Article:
Wonder how your company would hold up against a team of hackers? At this year’s DEF CON Hacking Conference, held last month, there were some interesting surprises.

Give them 25 Minutes, Your Employees will Offer Valuable Company Information

The conference, which brings together accomplished social engineering hackers, hosts a contest where hackers target 17 major corporations over the course of the two-day event, including Google, Wal-Mart, Symantec, Cisco Systems, Microsoft and Coca-Cola. Contestants sit in plexiglass booths, with an audience watching as they call up company employees, trying to get them to give up information (in 25 minutes or less).

Though contestants aren’t allowed to ask for sensitive information like passwords or social security numbers, they do try to get information that could be misused, like information about what operating system, antivirus software and browser their victims used, as well as trying to get access to unauthorized web pages.

Take Our Security, Please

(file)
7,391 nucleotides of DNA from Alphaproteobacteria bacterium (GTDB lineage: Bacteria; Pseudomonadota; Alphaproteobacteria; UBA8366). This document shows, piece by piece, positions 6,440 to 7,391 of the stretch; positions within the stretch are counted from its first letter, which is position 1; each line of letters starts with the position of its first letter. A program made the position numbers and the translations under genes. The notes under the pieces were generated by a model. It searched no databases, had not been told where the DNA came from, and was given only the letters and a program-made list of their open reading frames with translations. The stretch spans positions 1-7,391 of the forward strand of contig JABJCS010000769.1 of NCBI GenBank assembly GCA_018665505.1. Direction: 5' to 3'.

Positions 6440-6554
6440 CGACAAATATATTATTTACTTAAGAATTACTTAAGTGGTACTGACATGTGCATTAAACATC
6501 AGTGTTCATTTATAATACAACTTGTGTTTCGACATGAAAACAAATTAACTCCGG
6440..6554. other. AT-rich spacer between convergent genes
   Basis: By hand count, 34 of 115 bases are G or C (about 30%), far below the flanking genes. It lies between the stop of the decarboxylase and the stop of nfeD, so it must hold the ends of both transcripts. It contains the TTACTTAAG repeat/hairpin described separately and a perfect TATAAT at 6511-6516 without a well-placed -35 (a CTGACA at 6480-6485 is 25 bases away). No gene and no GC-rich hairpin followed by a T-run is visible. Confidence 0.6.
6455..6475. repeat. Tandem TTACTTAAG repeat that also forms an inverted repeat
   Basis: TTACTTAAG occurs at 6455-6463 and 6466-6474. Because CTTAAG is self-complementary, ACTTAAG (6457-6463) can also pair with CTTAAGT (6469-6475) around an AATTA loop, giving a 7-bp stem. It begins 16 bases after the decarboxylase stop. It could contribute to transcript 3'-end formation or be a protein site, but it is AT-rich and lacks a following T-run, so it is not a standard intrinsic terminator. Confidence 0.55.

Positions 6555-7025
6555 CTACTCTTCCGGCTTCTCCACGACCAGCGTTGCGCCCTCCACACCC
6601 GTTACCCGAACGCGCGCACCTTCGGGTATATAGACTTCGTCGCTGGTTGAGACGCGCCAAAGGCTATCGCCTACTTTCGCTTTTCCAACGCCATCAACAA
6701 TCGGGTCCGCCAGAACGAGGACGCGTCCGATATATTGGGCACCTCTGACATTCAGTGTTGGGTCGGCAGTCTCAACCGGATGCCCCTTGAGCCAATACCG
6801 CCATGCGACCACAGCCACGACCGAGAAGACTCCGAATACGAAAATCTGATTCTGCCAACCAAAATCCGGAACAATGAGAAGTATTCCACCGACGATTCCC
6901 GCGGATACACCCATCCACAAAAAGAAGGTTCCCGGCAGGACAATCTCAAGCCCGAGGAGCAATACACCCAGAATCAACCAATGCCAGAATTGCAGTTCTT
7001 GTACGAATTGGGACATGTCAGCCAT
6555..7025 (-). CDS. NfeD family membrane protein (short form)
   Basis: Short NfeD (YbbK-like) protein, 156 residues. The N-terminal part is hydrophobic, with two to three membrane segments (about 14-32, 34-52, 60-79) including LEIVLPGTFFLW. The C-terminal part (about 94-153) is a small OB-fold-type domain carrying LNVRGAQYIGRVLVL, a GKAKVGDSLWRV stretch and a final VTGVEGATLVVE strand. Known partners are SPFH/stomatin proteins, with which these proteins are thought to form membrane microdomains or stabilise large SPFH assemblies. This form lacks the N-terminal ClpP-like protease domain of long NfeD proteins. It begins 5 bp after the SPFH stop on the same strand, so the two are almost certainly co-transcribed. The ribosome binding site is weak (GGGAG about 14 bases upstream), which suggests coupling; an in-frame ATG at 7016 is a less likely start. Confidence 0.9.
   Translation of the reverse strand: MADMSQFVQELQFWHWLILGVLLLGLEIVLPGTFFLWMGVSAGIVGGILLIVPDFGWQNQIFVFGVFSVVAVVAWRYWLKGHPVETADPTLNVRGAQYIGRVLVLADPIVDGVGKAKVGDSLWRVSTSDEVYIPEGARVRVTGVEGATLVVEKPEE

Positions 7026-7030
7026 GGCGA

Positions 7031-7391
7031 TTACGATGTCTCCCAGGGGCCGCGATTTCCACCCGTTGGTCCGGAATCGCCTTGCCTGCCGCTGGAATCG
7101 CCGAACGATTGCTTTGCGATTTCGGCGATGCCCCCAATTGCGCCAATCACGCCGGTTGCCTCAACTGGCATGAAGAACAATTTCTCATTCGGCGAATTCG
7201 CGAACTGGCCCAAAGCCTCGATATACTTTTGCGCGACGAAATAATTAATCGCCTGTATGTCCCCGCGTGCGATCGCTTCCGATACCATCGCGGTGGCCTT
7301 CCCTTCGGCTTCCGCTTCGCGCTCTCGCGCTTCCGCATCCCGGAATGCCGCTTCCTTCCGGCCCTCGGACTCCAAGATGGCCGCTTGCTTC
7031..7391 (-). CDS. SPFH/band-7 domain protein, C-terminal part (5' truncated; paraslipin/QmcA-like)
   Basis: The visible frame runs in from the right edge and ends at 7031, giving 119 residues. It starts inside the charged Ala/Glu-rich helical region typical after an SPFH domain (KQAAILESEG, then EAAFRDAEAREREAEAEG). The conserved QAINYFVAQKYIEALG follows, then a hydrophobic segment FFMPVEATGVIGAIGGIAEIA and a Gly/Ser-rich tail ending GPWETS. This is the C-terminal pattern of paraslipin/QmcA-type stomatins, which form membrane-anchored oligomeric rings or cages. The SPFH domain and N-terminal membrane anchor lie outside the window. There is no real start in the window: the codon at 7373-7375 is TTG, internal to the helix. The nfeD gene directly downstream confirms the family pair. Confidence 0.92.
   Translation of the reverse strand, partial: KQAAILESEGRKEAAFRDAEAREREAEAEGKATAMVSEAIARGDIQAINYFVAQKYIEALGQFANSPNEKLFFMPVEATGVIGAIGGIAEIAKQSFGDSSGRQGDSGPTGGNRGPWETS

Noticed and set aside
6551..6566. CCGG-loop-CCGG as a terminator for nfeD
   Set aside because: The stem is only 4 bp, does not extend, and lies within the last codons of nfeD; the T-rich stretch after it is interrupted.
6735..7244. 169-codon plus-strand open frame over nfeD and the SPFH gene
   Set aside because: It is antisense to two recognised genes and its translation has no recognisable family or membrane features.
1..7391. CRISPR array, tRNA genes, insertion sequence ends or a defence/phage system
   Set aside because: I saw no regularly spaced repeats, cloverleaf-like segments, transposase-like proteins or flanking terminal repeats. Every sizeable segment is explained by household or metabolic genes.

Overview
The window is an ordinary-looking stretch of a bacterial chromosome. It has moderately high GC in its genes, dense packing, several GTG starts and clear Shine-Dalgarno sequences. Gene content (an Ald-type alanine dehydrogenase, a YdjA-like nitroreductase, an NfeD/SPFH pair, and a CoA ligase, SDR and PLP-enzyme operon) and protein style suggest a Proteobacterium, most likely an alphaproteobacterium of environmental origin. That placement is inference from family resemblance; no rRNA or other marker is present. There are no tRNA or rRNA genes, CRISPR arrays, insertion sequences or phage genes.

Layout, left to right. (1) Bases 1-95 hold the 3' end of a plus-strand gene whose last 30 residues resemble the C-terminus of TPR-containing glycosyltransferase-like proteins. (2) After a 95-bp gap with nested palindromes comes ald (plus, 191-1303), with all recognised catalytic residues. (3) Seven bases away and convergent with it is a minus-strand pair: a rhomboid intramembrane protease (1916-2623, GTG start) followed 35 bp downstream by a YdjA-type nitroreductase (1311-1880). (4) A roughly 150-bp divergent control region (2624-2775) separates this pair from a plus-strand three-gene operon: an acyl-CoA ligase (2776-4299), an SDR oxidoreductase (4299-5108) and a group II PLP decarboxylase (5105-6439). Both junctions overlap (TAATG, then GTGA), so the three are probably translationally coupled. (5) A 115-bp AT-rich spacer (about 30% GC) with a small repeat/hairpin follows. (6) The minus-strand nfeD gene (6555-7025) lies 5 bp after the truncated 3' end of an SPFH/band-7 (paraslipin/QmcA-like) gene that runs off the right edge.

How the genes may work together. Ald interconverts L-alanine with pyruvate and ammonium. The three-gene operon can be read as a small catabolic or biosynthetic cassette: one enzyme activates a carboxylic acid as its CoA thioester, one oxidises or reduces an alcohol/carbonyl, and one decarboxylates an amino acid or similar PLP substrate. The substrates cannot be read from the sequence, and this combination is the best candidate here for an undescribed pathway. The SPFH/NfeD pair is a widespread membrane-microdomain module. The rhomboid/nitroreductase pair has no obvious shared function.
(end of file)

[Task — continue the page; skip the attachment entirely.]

How did this year’s hackers do? Quite well, actually. Only one company wouldn't divulge the secrets participants were told to dig up -- but only because no one from the company was available. Yet, despite such a miserable enterprise outcome, there was one interesting bright spot. Of the 135 Fortune 500 employees targeted only five of them refused to give up any corporate information. All five were women, three of whom were managers.

While no one is making the claim that women are less likely to divulge sensitive information, it makes for an interesting anecdote. Additionally, it makes us wonder why there were only five women on the target lists -- we thought the Fortune 500 had better representation than that!

The contest also revealed other interesting morsels, which should have the enterprise cowering in embarrassment.

  • 50 percent of the companies contacted still use Internet Explorer 6, an obsolete browser with obvious security holes.
  • Contestants were most always able to get employees to visit outside websites, set up for purposes of the contest.

What can we learn from these content results? A lot.

Employee training being the most obvious, even the most secure companies need to understand that sensitive information could be at risk, if employees are not prepared.

The contestants were most successful when they pretended to be conducting over-the-phone surveys. A lot of times, hackers were able to smooth talk overworked IT managers to spill the beans, or get new employees to open up.